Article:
Credit Unions Are Knocking on Death’s Door: Executive Editor's Column
I’ve been in the credit union industry for my entire career. In fact, I’ve been writing about credit unions even before I had a career, as my first credit union gig was a college internship.
I’d like to retire in this industry, too. However, as I think about the future, I’m not confident that will happen.
Many of the favorable business and economic conditions that allowed credit unions to grow are gone, and I don’t think they’re coming back.
Forget regulatory burden and the low rate environment. Never mind that employee loyalty is on the ropes and benefits are scaling back.
Two bigger problems stand out to me as credit union killers, and it doesn’t seem like many in the industry are prepared to do anything about them.
The first is the continued breakdown of the banking barrier to entry. Long gone are the days when credit unions only had to compete against big banks and community banks. Many readers realize this, but plenty more don’t.
Who needs a checking account when you can use a pre-paid debit card instead? I can’t remember the last time I wrote a check. I don’t think members will ever understand Reg D. And I think the backlash among consumers and regulators against overdraft and NSF fees will continue to increase.
Pre-paid debit cards can carry high fees, but at least those fees are known costs. Overdrafts are usually unexpected, and they come at the worst possible time. Pre-paid debit cards are increasingly tapped into direct deposit and promote access to fee-free ATMs. Why should consumers even bother with a checking account?
Check cashers and payday lenders aren’t going away either, even though they are under CFPB scrutiny. Here’s why: between 2001 and 2012, the ranks of the self-employed grew 14%, and are expected to further rise as technology and the increasing cost of benefits makes 1099 employees more appealing to a business’ bottom line.
When self-employed people get paid, banks and credit unions treat their checks like all others, putting them on hold and increasing the likelihood of overdrafts. Check cashing fees are often cheaper than NSFs. Products and services for small businesses often don’t fit their needs.
Consumers are also starting to wise up about past due loan balances and the practice of settling those debts first before granting access to payroll or investment funds. I predict consumers and those who manage baby boomer estates will increasingly separate their lending and transactional accounts to keep food on the table when money gets tight.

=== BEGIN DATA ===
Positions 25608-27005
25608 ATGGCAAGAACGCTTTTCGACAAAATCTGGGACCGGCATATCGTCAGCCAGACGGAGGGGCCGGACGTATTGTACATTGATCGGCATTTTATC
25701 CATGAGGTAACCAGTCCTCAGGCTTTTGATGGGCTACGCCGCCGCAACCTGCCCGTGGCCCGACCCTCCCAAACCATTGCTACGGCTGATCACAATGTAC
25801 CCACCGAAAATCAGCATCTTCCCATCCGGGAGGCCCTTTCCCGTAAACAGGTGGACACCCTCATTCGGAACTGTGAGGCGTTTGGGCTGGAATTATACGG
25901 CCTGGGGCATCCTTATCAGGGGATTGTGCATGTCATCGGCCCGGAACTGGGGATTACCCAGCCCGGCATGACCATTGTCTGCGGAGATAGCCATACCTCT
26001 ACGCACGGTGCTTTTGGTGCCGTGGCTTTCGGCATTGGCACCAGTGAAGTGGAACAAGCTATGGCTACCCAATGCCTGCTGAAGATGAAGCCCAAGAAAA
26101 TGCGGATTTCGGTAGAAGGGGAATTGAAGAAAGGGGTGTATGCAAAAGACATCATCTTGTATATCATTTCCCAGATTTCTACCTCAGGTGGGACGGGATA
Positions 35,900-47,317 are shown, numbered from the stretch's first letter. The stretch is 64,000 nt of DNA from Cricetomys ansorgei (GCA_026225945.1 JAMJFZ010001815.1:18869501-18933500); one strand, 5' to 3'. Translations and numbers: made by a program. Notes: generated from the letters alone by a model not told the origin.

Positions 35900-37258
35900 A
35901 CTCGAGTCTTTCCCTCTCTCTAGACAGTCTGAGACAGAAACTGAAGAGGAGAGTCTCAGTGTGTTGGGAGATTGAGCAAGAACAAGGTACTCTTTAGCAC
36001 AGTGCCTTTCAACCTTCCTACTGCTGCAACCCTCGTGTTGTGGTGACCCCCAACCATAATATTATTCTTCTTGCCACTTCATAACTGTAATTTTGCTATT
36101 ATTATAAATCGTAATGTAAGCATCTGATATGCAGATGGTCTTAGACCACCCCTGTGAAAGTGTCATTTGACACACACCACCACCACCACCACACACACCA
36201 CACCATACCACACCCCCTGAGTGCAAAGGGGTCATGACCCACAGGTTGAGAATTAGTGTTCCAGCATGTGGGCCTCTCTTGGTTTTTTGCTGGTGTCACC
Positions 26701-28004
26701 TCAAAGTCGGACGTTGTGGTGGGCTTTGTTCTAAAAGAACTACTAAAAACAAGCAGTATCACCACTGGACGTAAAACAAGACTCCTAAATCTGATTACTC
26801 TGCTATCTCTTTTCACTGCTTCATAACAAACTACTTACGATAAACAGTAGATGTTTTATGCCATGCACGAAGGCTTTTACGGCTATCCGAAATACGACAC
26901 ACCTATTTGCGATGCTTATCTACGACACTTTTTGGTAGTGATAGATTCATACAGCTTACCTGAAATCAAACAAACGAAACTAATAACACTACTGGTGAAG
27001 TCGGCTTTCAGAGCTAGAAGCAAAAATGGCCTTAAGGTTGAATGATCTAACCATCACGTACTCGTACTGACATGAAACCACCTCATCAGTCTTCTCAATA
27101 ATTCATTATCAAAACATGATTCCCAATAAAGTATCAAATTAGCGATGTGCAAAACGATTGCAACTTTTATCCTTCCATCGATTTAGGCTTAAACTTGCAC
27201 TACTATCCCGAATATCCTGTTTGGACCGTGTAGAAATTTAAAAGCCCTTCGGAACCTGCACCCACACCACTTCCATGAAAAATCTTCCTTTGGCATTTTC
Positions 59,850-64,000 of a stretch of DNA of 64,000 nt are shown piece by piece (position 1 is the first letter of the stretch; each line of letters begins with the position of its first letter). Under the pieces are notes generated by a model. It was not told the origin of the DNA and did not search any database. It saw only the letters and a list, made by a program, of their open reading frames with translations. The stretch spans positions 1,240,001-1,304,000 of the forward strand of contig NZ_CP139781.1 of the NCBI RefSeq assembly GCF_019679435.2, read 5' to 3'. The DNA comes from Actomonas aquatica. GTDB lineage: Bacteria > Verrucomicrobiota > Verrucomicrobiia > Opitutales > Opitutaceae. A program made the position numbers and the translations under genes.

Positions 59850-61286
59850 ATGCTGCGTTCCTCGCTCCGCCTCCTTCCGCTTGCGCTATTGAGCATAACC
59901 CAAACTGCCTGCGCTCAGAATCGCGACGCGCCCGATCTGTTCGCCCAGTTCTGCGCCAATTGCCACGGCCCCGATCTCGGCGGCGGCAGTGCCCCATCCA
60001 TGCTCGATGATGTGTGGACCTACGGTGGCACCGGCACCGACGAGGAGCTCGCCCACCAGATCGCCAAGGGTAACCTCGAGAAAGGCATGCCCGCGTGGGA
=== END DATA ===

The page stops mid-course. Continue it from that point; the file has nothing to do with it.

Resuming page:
This leads me to the other big worry: the economy. The baby boomers, with their borrowing habits and good paychecks, were low-hanging fruit … and they’re not coming back.
We’ve seen report after report state that Gen Y doesn’t want to own cars. And yet, credit unions continue to woo Gen Y while at the same time marching forward with the same old bread-and-butter auto loan mentality. One-third of Gen Y still lives at home, and the prospects of them ever leaving aren’t good. And yet, credit unions continue to market home loans to this group.
What credit unions need to stay relevant are new products and services that meet today’s economic and competitive realities, and business development plans that recognize the traditional workplace will continue to shrink.
If your credit union doesn’t have plans to launch mobile banking or a prepaid debit product this year, your leadership should step aside and let someone else take a crack at preserving the institution. Same goes for those that depend upon NSF fee income to keep the lights on, as well as those that don’t understand how social media differs from direct mail advertising. And if your business model depends upon the economy turning around and loan demand returning to pre-recession numbers, forget it. You’re toast. And these new must-haves will be behind the curve soon, if they aren’t already.
Regulators also have to get in the game if they want to save banks and credit unions, and in turn, themselves. Many of the hurdles consumers dislike at traditional financial institutions are regulatory in nature. The NCUA and FDIC aren’t exactly forward thinking when it comes to approving new products and services. Granted, there is always risk involved in new ways of doing things, and financial regulators are tasked with minimizing risk.
But the risk of extinction is also real, and should be given equal consideration.